Before taking off on such an adventurous week, we always discuss everyone’s personal equipment carefully; from boots and socks to sunhats and beanies, from underwear to down jackets. To aid our clients in the pre-arrival shopping process, we would like to supply some information on what to wear on mountaineering courses in the Alps.
Clothing for Alpine Climbing
Having the right clothes significantly increases your comfort and also your chances for success when alpine climbing. Weather conditions and temperatures changes extremely quickly in the Alps summertime. You need to be able to stay dry and maintain the right degree of warmth from morning till the afternoon, without bringing your whole wardrobe in your backpack.
Being too cold, too warm, or wet quickly becomes an additional factor of fatigue. Fuffing around with badly adjusted clothing and equipment costs you precious climbing time, and time is safety in the mountains.
In the clothing list below we have exemplified many of the described items with products from Norrona. We use their clothing because they simply have the things we like. Norrona is a high-end brand who are developing the next generation of outdoor clothing in close relationship with professional mountain guides and sports men.
Following is a list of clothing that we suggest that you bring for all our mountaineering courses:
Base layer: Long-sleeve underwear top and long johns made of wool or synthetic materials is best to wear close to the body. Avoid cotton since it tends to get cold and clammy when wet. Depending on temperatures and your type of mountaineering pant, the long johns can be worn underneath or not. However, a long underwear top and one layer of long pants is always worn in order to protect our skin from the snow and the strong sun radiation in the mountains. Even though temperatures are sometimes +10 degree Celsius, we do not go to the high mountains in shorts and t-shirt.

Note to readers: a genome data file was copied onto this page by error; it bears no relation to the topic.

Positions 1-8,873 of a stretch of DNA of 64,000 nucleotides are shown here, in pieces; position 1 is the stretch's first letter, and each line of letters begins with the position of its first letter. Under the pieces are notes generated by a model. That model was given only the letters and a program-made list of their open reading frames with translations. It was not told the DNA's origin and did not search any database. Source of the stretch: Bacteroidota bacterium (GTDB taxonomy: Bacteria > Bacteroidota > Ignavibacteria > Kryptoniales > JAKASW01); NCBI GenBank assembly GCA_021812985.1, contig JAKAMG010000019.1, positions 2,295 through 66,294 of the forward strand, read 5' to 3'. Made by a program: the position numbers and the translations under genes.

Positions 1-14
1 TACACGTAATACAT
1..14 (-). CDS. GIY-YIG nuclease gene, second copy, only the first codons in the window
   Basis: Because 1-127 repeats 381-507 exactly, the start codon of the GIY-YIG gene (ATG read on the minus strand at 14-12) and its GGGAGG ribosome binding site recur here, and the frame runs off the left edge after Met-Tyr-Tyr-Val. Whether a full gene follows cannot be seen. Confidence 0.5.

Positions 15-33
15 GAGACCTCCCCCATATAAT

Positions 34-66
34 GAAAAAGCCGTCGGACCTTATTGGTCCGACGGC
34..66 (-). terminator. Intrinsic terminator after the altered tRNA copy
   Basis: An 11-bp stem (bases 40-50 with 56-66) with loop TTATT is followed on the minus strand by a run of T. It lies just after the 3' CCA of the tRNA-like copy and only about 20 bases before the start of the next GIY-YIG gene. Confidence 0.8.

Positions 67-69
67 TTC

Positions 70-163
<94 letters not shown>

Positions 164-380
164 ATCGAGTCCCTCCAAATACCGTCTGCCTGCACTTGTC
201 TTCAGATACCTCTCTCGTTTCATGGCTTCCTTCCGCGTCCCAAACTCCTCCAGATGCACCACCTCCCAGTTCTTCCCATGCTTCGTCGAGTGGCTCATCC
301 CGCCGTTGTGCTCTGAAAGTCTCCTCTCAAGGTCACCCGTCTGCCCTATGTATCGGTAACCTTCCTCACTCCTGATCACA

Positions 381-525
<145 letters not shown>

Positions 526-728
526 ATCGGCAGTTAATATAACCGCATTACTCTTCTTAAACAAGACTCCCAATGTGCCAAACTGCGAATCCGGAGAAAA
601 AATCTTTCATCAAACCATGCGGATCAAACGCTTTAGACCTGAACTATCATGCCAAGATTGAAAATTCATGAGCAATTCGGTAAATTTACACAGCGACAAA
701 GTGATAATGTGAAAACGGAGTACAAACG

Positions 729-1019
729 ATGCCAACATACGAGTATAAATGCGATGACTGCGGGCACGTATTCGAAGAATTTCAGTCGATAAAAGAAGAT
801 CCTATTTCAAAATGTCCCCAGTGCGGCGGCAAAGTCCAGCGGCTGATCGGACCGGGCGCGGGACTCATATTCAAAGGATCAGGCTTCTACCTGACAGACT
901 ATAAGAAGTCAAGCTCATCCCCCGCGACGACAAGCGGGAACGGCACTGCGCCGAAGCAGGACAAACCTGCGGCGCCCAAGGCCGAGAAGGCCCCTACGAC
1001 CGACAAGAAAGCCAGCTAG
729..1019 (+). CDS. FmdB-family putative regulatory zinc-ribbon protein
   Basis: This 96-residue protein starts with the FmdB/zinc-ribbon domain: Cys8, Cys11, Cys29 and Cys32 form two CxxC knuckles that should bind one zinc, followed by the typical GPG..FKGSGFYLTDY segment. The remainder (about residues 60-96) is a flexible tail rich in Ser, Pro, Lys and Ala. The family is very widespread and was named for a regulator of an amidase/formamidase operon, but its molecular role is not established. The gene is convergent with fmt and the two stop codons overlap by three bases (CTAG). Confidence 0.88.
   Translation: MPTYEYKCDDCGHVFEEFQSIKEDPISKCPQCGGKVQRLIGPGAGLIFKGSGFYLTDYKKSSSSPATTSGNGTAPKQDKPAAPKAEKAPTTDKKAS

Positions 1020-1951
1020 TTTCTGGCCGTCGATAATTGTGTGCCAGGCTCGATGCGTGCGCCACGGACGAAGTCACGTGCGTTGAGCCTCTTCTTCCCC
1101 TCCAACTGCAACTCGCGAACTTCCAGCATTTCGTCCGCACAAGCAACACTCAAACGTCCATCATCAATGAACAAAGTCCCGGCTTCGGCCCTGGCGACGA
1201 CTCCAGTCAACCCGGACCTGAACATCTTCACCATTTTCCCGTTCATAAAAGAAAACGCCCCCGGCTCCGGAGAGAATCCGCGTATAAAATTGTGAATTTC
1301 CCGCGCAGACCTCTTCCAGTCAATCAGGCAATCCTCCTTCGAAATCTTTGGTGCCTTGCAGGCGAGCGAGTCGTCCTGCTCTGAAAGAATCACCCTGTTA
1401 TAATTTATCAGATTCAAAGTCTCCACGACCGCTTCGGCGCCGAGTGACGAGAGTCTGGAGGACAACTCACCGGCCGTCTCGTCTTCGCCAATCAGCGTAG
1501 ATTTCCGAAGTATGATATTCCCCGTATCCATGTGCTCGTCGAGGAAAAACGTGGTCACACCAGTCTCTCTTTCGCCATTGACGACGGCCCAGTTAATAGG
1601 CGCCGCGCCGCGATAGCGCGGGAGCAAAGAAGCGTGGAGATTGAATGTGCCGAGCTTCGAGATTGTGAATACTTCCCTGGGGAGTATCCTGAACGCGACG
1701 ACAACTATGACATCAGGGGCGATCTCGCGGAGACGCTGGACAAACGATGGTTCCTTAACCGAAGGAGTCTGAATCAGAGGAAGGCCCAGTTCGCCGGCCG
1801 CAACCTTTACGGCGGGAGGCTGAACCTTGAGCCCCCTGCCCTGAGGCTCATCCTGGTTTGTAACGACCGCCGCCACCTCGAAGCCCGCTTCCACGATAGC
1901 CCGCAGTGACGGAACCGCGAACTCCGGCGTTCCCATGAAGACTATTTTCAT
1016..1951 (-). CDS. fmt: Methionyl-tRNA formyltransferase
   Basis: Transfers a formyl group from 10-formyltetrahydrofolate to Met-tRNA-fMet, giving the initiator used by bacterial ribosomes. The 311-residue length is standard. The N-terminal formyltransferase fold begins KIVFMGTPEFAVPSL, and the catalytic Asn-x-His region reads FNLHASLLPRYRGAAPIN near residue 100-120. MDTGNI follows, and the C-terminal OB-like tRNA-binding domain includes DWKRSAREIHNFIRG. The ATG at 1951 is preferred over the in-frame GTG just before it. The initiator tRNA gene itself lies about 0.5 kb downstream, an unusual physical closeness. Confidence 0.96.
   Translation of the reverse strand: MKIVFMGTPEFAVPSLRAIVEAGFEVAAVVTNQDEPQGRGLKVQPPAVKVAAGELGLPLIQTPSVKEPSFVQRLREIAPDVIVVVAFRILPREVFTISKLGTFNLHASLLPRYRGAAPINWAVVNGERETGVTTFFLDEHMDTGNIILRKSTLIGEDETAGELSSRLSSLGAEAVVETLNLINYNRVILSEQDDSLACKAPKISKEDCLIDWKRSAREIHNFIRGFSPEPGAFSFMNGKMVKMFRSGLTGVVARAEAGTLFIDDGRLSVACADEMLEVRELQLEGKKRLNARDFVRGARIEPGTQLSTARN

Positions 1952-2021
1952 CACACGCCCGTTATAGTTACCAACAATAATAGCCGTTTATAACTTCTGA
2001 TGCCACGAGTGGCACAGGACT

Pants: A thin pair of soft shell mountaineering pants, such as the Norrona Svalbard pants, are comfortable with or without a base layer and practical to wear most days. Additionally, bring a light pair of shell pants for rain, snow and wind protection. Instead of baggy gore-tex ski pants, bring a light pair of rain pants that you can pull on without taking off your boots and crampons (really handy when standing in the snow). For example the Falketind pack-light pants.
Jackets: As insulation layer, both a thin and a thick fleece is good to have; the choice of the day depends on the temperature. Norrona 29- and Narvik-series provide various thicknesses and have hoods, which can be used as sun and wind protection. Wind stopper fleeces are less convenient since they are heavy and do not breathe as well as a fleece, and you need a wind and waterproof shell jacket anyway.
Always bring a thin gore-tex shell jacket or a light rain jacket for rain and wind protection. We recommend the Falketind pack-light or the Bitihorn rain jacket from Norrona.
When going as high as Mt Blanc, a light down jacket is also nice to have since is can be very cold with the wind chill.
Hats: Sunhat and beanie are both indispensible for long summer days in the mountains. The face also needs to be protected with 30-50 sun cream, and the eyes with sun glasses (preferable category 4). For climbing Mt Blanc, also bring skiing goggles to keep the face warm in case of cold winds.
Gloves: You need a thin pair of waterproof gloves, impregnated leather is good. For cold days and high peaks, bring an extra pair of warmer gloves too.
Boots: A pair of gaiters to link pants and boots is always good. Even if the snow is not very deep, the gaiters will prevent you from ripping your pants in pieces the first day you are using your brand new, super sharp crampons.
The boots you need is a stiff pair of leather boots that you can fit crampons onto. Which boot to buy depends on what type of mountaineering you want to use them for, and if you easily get cold feet or not.
For most summer mountaineering we use a light and comfortable boot such as the Scarpa Triolet. It is very nice for walking and works well for all the climbing except for very technical ice routes. It is ideal for our Matterhorn courses.
For climbing Mont Blanc, a warmer boot is recommended if you easily get cold feet. La Sportive Nepal EVO and Scarpa Mont Blanc are all round boots that work well for both for summer and winter climbing in the Alps.
Scarpa Phantom Guide is an option for those who are concerned about cold feet. It might be good on Mont Blanc, but for all other summer mountaineering in the Alps it is unnecessary warm and heavy.
There is a lot to choose from on the market when it comes to alpine climbing boots. You just have to try them out and see what fits your feet best. For a first time mountaineer, renting boots to try out the first week is a good option.